U.S. Treasury Secretary Steven Mnuchin said on August 31, 2017 that President Donald Trump’s administration has a detailed plan on tax reform and is on track to get it through Congress by year-end.
President Trump has asked for a corporate tax rate of 15 percent, down from its current 35 percent. He also wants to cut the income tax for middle-income families. He has asked for a one-time repatriation of corporate profits earned overseas.
Even with Mnuchin’s statement and President Trump’s optimism regarding implementation of these tax changes, there is still a long way to go from Trump’s plan to the tax changes becoming law. But with that in mind, the following are some salient points for Trump’s proposed tax reform.
Corporate Tax Rates
Trump’s plan would lower the maximum small business and corporate tax rate from 35 percent to 15 percent. The United States has one of the highest corporate tax rates in the world. The plan extends that tax rate to partnerships, real estate companies, hedge funds and private equity funds.
The plan advocates a “territorial” tax system. It would exclude the income that businesses earn overseas.
Individual Tax Rates
Trump’s plan would reduce the current seven tax brackets to three. The top bracket would be taxed 35 percent, the middle rate would be 25 percent and the lowest rate would be 10 percent.
The plan eliminates all itemized deductions except for those on mortgage interest and charitable contributions. It would double the standard deduction for everyone. The deduction for Married and Joint Filers would rise from $12,700 to $24,000. Single filers’ deduction would increase from $6,300 to $12,600.
The tax plan eliminates personal exemptions. The exemption allows taxpayers to subtract $4,050 (2016 and 2017 rate) from income for each person claimed on the tax return. Elimination of the exemption may affect families with many children who could pay more in tax despite the increase in the standard deduction rate.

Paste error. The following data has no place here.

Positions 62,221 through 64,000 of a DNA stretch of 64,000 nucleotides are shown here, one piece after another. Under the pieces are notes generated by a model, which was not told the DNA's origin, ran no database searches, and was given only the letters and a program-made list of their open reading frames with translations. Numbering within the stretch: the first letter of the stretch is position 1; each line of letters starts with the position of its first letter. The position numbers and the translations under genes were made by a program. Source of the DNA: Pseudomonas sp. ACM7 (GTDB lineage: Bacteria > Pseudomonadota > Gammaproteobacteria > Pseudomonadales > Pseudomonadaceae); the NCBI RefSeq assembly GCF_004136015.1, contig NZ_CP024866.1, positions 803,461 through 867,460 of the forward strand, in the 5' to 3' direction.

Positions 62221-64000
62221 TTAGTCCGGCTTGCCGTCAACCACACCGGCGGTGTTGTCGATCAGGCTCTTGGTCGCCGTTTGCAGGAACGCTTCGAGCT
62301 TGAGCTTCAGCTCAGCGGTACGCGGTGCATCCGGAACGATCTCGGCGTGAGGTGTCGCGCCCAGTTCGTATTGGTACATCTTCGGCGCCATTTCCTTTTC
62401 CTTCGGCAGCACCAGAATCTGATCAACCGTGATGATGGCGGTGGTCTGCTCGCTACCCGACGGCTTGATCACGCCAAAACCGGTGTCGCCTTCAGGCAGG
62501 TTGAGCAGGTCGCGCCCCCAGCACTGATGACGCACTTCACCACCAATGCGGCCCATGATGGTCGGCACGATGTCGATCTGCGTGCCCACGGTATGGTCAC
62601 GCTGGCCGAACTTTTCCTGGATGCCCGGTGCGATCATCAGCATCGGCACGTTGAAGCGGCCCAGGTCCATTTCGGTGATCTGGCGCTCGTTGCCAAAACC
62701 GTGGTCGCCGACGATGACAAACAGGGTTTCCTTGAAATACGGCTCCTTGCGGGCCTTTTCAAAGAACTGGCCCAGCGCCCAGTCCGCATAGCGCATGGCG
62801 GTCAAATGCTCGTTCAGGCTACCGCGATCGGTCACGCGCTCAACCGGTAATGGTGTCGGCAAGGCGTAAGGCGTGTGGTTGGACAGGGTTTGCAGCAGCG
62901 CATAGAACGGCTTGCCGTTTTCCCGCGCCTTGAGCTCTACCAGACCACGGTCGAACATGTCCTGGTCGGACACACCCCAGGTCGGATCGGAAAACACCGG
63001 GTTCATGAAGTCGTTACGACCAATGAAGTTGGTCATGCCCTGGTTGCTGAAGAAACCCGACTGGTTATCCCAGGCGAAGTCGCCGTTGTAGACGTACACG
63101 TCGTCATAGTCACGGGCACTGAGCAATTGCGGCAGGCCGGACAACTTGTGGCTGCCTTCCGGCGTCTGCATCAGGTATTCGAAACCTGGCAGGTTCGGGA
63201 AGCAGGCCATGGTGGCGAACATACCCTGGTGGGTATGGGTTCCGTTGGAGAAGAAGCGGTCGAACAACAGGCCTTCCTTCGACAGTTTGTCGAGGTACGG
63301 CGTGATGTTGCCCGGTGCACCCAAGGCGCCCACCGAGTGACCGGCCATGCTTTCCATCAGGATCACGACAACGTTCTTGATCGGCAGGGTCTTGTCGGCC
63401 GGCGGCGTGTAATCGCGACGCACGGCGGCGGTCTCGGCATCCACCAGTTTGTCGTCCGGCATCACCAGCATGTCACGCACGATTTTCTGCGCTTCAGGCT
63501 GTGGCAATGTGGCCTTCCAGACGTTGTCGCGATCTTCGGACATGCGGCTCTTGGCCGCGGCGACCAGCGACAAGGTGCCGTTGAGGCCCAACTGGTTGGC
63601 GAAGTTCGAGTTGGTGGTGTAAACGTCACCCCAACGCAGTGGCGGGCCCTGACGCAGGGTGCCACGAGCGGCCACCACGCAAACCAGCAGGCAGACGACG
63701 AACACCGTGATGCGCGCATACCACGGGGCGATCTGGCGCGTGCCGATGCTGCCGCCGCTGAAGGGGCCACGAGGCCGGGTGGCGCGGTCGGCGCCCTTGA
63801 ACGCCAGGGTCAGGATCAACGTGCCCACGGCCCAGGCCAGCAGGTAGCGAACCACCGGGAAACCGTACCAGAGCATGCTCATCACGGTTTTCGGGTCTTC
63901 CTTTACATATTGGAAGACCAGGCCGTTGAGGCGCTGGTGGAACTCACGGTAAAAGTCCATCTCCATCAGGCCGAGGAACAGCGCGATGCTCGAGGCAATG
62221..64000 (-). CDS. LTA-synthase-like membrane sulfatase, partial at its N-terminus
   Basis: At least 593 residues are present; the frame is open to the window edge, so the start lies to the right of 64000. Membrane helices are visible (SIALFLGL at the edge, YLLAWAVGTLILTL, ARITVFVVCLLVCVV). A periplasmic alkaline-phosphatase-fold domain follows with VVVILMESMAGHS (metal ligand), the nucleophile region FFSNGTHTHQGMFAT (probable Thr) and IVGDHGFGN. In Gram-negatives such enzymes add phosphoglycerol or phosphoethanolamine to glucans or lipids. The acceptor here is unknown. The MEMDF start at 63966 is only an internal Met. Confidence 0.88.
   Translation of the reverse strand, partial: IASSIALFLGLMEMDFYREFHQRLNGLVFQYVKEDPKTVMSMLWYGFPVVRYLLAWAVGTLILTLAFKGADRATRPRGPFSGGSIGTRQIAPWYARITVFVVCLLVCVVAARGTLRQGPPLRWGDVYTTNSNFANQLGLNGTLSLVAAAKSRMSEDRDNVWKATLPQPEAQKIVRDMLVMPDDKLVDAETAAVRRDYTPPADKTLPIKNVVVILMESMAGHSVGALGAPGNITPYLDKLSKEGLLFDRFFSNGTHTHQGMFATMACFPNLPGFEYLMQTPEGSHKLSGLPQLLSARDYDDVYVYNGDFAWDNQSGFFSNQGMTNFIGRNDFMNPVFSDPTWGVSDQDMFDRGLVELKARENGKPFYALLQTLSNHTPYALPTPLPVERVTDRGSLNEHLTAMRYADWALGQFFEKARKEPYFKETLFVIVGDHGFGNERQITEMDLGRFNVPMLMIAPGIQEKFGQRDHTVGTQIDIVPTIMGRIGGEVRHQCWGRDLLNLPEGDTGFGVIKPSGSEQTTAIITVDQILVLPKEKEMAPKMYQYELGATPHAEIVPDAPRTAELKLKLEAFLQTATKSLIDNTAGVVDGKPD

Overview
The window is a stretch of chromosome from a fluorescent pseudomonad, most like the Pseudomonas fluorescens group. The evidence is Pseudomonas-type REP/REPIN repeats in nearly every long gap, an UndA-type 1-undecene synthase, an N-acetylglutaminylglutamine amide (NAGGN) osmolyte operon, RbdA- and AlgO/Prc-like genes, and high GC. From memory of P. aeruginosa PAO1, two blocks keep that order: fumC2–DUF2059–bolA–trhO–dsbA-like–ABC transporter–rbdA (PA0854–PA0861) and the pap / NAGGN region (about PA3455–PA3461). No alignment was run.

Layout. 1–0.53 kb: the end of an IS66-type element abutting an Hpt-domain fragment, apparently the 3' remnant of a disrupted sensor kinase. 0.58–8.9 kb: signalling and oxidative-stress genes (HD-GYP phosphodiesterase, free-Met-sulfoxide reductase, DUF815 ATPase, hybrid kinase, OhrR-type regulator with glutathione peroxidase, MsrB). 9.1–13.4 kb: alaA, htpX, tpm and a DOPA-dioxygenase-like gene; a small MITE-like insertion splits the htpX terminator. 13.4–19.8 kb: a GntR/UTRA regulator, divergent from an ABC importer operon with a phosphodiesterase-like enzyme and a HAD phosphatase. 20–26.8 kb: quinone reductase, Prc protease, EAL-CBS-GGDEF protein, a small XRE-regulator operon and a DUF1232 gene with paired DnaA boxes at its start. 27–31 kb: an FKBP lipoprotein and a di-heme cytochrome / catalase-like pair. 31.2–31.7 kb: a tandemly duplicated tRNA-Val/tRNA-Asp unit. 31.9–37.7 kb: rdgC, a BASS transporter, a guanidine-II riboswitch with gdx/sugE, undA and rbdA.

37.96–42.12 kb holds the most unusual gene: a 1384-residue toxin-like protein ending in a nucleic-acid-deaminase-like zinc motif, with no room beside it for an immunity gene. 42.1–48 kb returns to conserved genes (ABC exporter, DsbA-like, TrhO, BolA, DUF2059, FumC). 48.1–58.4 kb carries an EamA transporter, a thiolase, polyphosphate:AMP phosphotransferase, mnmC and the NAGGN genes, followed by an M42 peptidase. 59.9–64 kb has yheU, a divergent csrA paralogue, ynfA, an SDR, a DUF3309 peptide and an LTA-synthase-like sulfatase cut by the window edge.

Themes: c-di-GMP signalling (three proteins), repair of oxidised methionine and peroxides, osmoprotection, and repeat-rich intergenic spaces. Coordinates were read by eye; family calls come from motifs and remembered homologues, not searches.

Trump’s tax plan includes a 10% tax on repatriation of foreign-earned income, instantly bringing trillions of dollars back into the U.S. economy now parked overseas. That would get corporations to bring money back into the United States. It might also keep companies in this country.
Once monies are repatriated, there would appear to be significant investment areas to be considered. More money flowing into the economy portends noteworthy financial opportunities. Inflationary pressures could return as part of increased money supply and a rapidly growing economy.
What does all of this mean for you?
This is a good time to meet with your tax professional and wealth advisor to determine a strategy that is best for you.
It might be a good opportunity to look at your short term and long term investments as well as debt instruments. Interest rates could rise slowly or they could jump quickly given the prolonged stretch of inactivity because of artificial constraints.
President Trump has said that tax reform will give families and businesses more money to spend and that will boost economic growth. Economists point out that a direct result of economic stimulation and growth will be a rise in interest rates and an increase in the inflation rate.
Smolin professionals are available to help you with your tax and investment planning. Let us help you determine a path forward, given the uncertainties inherent with tax changes.